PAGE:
A couple of years ago we put up an Owl Box in the Oak tree at the bottom of the garden. I was specifically aimed at the Little Owls that we knew lived in and around that tree but it very soon became home to a family of squirrels instead!
Although strongly secured, it blew down in the gales last autumn and the squirrels decided to find somewhere else to live. We mended it, returned it to the tree and waited to see what would happen.
Once again the Little Owls have missed out – but this time it’s due to a Tawny Owl nesting in it! We have set up a camera and think that the eggs have probably not yet hatched as she leaves the nest at dusk to feed – joining the bats in swooping low over our patio as she flies in each direction.
The Little Owls, meanwhile, continue to be heard so we can only assume that they are happy where they are. There is a Barn Owl roost in some nearby farm buildings and they can often be seen coursing the field at the foot of our garden, so that makes the set.
Meanwhile, a Sparrow Hawk has built a nest in one of the trees on the boundary between the side of our garden and the neighbouring Orchard. Add the Kestrels that are also often seen over the field behind us and the three Buzzards that regularly soar overhead and it appears that Inglewood House is fast becoming a Raptor magnet – we are just waiting for the Red Kite from Bressingham Fen and the Marsh Harriers from Redgrave & Lopham Fen, which is about a mile away, to hear about us, too!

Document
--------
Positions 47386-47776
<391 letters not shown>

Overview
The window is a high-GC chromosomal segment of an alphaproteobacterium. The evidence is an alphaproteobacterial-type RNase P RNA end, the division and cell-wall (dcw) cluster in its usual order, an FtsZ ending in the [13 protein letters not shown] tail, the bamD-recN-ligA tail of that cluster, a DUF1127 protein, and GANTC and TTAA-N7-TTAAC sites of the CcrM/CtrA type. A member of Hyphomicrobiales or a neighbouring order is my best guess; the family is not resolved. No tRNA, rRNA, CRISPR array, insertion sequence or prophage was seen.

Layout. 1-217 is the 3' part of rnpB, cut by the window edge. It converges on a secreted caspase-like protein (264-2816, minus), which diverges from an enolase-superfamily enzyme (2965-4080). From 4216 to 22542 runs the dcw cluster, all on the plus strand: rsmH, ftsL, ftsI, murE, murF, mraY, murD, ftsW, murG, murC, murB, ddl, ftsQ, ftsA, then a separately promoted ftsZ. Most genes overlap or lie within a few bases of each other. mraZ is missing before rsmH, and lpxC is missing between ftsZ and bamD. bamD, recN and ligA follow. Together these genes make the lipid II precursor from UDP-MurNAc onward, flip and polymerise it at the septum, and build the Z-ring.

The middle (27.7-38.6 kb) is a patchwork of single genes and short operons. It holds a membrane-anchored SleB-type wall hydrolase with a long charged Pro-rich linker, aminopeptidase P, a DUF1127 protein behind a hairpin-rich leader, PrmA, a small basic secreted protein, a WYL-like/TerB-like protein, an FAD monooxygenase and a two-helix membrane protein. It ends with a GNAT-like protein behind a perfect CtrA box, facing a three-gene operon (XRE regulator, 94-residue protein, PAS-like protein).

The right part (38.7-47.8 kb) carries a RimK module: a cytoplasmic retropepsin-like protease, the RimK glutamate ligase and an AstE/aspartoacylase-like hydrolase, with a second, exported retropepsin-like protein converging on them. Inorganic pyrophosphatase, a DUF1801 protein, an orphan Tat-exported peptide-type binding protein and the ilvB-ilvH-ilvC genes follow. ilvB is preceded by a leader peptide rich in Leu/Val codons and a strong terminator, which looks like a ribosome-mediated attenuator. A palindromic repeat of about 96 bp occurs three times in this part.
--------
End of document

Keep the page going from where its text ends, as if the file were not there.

Most of our small bird nesting boxes are occupied by Robins, Great Tits and Blue Tits and we are looking forward to seeing the fledglings being brought to our various feeding stations by their grateful parents – and it has been great to see adult Dunnocks, Woodpeckers, Jays, Pigeons, Doves and Magpies visiting them to collect food for their youngsters.
We are hoping that the Swifts will soon be back in the skies of Norfolk and will be attracted to one of the Swift Boxes we have built into the gable end of the house.
On the other side of the garden we installed a Mason Bee habitat about a month ago and are delighted to see that four of the little residences are already taken.